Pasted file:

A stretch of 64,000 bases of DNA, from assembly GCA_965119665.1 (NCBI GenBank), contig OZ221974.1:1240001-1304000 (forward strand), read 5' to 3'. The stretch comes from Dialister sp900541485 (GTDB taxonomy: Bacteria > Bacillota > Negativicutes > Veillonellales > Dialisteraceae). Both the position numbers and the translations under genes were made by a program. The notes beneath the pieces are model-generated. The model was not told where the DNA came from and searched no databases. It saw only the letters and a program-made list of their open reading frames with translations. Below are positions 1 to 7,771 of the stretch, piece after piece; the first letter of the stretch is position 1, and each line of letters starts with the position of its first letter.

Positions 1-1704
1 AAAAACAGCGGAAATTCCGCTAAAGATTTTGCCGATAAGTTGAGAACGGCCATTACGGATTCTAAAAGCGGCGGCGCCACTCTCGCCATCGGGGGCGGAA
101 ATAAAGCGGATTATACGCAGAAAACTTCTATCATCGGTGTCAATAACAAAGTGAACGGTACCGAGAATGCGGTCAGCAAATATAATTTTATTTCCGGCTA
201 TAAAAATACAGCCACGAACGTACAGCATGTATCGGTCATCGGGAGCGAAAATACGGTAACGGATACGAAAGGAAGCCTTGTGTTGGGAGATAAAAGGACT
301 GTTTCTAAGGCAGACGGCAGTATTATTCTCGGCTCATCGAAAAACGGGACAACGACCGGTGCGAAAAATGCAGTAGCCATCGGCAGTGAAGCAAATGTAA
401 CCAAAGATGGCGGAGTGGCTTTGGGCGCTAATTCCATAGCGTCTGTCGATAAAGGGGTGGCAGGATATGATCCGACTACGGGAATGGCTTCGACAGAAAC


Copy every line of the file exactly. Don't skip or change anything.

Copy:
A stretch of 64,000 bases of DNA, from assembly GCA_965119665.1 (NCBI GenBank), contig OZ221974.1:1240001-1304000 (forward strand), read 5' to 3'. The stretch comes from Dialister sp900541485 (GTDB taxonomy: Bacteria > Bacillota > Negativicutes > Veillonellales > Dialisteraceae). Both the position numbers and the translations under genes were made by a program. The notes beneath the pieces are model-generated. The model was not told where the DNA came from and searched no databases. It saw only the letters and a program-made list of their open reading frames with translations. Below are positions 1 to 7,771 of the stretch, piece after piece; the first letter of the stretch is position 1, and each line of letters starts with the position of its first letter.

Positions 1-1704
1 AAAAACAGCGGAAATTCCGCTAAAGATTTTGCCGATAAGTTGAGAACGGCCATTACGGATTCTAAAAGCGGCGGCGCCACTCTCGCCATCGGGGGCGGAA
101 ATAAAGCGGATTATACGCAGAAAACTTCTATCATCGGTGTCAATAACAAAGTGAACGGTACCGAGAATGCGGTCAGCAAATATAATTTTATTTCCGGCTA
201 TAAAAATACAGCCACGAACGTACAGCATGTATCGGTCATCGGGAGCGAAAATACGGTAACGGATACGAAAGGAAGCCTTGTGTTGGGAGATAAAAGGACT
301 GTTTCTAAGGCAGACGGCAGTATTATTCTCGGCTCATCGAAAAACGGGACAACGACCGGTGCGAAAAATGCAGTAGCCATCGGCAGTGAAGCAAATGTAA
401 CCAAAGATGGCGGAGTGGCTTTGGGCGCTAATTCCATAGCGTCTGTCGATAAAGGGGTGGCAGGATATGATCCGACTACGGGAATGGCTTCGACAGAAAC